The Torah Has No Tolerance For Negligence Print E-mail
Friday, 24 January 2014

In Parshat Mishpatim (Shmot 22:5) we read about damage which may be caused by negligence: “If a fire goes out of control and catches on thorns and a stack of grain or a standing crop or a field is consumed, full restitution must be made by the one who started the fire.”


According to Rashi, though he lit the fire on his own property and it spread of its own accord by means of thorns which it found, he is nevertheless obligated to make restitution for not keeping his burning coal from breaking out and causing damage.


We learn from here that the Torah has no tolerance for negligence. It is very easy to say that the fire was out of my control. However, we are taught that we must take responsibility to make sure that both our own and our neighbor’s properties are safe. Even someone who is normally careful can turn around for a minute and find that a fire consumed their property as well as the property of their neighbors.


We can not let our guard down for a minute.


This past week there were two terrible and deadly incidents that occurred in Jerusalem which were caused by negligence.


The first was in an apartment building in Gilo. Residents in the building complained that they smelled gas. The technician from the gas company came to check it out and said that he didn’t see a problem. He closed off the gas and said that he would return in the morning to do a more thorough exam. A few hours later, one of the gas balloons exploded killing a couple and their toddler son.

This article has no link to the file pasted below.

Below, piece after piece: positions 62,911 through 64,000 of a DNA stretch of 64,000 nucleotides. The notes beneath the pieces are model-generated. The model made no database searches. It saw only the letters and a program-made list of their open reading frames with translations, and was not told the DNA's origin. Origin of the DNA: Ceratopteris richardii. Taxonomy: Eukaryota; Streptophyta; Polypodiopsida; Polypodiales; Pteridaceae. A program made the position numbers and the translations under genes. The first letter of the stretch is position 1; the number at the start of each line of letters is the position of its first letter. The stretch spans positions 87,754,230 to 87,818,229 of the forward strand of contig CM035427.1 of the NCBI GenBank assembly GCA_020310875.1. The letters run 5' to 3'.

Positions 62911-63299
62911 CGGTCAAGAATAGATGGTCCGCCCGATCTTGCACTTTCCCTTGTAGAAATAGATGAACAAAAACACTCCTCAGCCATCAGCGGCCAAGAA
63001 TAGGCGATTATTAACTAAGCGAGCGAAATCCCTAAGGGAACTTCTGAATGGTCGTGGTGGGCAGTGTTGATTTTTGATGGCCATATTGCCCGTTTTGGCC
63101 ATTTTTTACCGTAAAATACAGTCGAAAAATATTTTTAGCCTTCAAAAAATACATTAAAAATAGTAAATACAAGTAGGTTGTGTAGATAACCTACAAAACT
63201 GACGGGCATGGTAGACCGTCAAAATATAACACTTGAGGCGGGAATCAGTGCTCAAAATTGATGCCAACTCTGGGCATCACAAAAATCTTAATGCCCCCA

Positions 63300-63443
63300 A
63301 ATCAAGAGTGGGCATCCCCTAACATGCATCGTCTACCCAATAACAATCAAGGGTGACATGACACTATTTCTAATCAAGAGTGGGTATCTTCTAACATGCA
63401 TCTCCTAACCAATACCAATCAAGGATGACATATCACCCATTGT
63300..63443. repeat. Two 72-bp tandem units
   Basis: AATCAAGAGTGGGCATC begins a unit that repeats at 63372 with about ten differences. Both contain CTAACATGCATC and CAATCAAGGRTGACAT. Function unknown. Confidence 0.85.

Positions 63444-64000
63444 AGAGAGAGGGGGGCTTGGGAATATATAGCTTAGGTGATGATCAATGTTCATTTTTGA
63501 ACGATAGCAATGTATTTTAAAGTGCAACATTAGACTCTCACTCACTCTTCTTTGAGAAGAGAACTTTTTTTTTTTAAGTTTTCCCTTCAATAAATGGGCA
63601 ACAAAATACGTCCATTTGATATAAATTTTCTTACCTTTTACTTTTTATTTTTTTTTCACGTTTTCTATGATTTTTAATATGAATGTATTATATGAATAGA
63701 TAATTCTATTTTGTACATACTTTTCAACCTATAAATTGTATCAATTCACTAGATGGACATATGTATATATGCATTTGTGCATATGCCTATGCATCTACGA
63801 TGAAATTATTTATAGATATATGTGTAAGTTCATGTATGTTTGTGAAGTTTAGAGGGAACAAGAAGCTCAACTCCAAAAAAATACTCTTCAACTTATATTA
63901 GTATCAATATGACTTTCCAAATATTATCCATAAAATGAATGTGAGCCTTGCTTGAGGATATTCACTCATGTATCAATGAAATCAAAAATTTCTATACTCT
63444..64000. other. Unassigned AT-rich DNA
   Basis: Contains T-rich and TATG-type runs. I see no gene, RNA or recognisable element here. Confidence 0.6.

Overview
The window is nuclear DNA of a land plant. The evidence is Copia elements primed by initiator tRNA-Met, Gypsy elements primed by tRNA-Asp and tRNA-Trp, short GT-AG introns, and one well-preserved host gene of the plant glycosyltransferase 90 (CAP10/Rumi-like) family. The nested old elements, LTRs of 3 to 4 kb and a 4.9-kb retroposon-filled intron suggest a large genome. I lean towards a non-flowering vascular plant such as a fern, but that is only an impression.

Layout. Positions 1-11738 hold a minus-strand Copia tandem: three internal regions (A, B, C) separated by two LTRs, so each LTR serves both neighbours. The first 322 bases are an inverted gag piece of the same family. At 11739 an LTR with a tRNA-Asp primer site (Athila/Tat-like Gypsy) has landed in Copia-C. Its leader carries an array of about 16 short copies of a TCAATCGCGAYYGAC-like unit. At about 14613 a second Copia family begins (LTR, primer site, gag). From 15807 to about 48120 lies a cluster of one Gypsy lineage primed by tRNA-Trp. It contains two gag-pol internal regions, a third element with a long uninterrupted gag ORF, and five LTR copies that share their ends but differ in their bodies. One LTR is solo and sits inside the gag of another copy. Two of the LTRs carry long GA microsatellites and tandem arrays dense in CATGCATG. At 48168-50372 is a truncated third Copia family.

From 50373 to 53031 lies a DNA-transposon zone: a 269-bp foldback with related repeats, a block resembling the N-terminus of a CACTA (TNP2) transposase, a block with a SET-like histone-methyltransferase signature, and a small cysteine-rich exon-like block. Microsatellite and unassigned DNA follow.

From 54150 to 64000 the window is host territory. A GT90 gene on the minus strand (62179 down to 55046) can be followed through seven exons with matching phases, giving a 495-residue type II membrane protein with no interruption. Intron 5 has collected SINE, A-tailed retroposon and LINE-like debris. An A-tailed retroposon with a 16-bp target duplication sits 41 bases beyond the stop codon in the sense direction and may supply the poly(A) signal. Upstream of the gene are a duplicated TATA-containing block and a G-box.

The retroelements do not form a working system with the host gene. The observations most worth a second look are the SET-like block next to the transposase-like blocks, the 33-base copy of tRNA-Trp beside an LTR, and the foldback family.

The next incident was in an apartment in Givat Mordechai. An exterminator used poisons that are not intended for household use in a residential apartment. The children started to feel ill but they thought that they had food poisoning so when they went to the clinic they didn’t realize that their feeling ill had something to do with the extermination that took place in their apartment. The clinic did not ask them if they had been exposed to anything hazardous and sent them home. In the morning the children felt worse and the two younger daughters passed away. The two older children are now fighting for their lives.


If the medical clinic had asked more questions there may have been a chance that the lives of the two little girls could have been saved.


If the exterminator had used materials that were not as toxic the children would not have been in this situation to begin with.


It is very easy for the clinic to say that the parents didn’t give them enough information and it is very easy for the exterminator to say that he told them that if it starts to smell then they should leave the apartment.